We got some questions following last Monday’s post on cash vs. non-cash collateral on CCPs and did some further investigation. Here’s what we’ve got so far.
A summary of last week’s post:
– End-users who post non-cash collateral under the LSOC model have the risk of not receiving back the same collateral they post. Update: this appears to be true primarily in case of a default, not as a day to day concern under typical business conditions. We’ve heard that this might be just under European versions of LSOC or US – that’s not confirmed to us yet. Still, end-users in the US and Europe are concerned.
– Concerns about non-cash collateral may hamper the development of the collateral transformation trade insofar as government bonds are lent in exchange for lower credit assets.
The questions came regarding the economics. We used some numbers we have seen in the market that were dated and did not line up to what market participants were seeing on last week’s screens. Here are the updates:
We said last week that an investor lending out high grade corporate bonds would pay 20 bps. Our digging finds this is true on the dealer side funding in tri-party for short dates. A non-purpose loan for term would pay higher rates.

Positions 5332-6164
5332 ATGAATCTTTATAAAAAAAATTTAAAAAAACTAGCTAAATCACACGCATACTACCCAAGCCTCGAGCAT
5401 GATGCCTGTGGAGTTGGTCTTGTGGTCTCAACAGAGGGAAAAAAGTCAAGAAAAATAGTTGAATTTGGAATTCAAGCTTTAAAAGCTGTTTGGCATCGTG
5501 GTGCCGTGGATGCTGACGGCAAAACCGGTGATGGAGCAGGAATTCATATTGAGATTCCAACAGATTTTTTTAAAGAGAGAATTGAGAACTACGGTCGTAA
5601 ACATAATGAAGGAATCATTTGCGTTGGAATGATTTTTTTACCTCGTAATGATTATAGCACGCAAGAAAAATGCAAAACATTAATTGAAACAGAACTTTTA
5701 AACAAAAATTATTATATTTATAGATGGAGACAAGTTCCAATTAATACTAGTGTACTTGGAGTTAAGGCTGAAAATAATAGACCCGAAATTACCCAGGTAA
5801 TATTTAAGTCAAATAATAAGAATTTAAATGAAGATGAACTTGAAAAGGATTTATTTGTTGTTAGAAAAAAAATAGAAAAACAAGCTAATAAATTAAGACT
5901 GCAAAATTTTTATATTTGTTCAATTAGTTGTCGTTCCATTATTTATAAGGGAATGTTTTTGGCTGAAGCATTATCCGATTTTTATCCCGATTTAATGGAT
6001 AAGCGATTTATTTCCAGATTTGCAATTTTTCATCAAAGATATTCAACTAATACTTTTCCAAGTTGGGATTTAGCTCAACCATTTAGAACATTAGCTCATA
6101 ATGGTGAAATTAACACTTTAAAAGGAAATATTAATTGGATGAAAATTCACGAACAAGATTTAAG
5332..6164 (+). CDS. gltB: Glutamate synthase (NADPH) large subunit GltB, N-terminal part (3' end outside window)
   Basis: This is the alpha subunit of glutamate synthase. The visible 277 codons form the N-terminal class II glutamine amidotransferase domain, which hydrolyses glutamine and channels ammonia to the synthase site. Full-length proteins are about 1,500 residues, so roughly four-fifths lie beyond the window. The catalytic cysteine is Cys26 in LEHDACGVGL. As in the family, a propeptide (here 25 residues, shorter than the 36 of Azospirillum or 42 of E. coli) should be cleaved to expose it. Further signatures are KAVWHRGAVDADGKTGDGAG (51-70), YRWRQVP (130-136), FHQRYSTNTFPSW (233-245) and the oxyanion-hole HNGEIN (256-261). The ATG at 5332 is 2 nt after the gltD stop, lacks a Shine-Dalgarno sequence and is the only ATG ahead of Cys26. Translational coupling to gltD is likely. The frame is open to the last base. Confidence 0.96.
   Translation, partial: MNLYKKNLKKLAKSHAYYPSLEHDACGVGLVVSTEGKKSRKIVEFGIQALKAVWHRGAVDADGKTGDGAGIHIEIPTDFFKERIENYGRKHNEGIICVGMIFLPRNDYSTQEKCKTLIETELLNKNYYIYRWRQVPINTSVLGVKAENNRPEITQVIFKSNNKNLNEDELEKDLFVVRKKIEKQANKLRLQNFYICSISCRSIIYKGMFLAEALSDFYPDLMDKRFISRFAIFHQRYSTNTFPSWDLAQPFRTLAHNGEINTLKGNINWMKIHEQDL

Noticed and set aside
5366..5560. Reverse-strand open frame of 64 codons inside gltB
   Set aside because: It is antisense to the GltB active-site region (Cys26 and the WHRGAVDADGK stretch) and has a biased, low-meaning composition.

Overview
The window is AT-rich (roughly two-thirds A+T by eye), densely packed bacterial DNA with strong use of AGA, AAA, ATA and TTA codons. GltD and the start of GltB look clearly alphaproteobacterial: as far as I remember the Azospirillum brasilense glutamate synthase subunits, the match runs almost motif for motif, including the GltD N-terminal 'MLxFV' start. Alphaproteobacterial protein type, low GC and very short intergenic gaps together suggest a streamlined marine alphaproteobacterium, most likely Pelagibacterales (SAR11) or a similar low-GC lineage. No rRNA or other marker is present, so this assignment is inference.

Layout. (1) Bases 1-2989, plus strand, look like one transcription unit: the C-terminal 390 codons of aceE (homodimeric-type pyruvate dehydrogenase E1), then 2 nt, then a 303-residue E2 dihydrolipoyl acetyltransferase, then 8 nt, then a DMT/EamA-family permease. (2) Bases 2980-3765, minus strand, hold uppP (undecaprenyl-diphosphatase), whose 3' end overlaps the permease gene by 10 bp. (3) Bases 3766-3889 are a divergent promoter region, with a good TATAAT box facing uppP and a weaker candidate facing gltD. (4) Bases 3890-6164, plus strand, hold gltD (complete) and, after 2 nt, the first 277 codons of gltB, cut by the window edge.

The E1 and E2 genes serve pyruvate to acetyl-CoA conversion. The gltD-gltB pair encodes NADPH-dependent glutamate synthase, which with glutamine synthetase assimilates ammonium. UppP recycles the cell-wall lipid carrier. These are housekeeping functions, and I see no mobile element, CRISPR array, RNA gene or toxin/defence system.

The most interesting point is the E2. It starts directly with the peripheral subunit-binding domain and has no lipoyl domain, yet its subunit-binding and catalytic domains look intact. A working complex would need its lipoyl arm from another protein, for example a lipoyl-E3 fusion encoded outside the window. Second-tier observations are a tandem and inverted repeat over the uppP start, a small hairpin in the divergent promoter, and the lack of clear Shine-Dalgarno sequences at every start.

We said last week that the securities lending rate for government bonds lent with corporate bonds as collateral was in the 50 to 70 bps range. That was true a few months ago but not in the current market. We are now hearing in the 25-40bps range depending on the term.
We said last week that we saw a pricing mismatch, whereas our further investigation shows no mismatch for a corporate bond lent for a non-purpose loan. We still think that further demand to fund corporate paper would push repo or non-purpose rates higher.
In any case, we still think that rates will move around as there is more demand to transform assets (corporates into cash, equities into governments, etc) to post on CCPs. Right now demand is low but we see that changing as Category 3 derivatives clearing begins in September, EMIR kicks in next year, and the LTRO shuts down later on.
For the record, we really appreciate these questions and feedback. It helps us do a better job.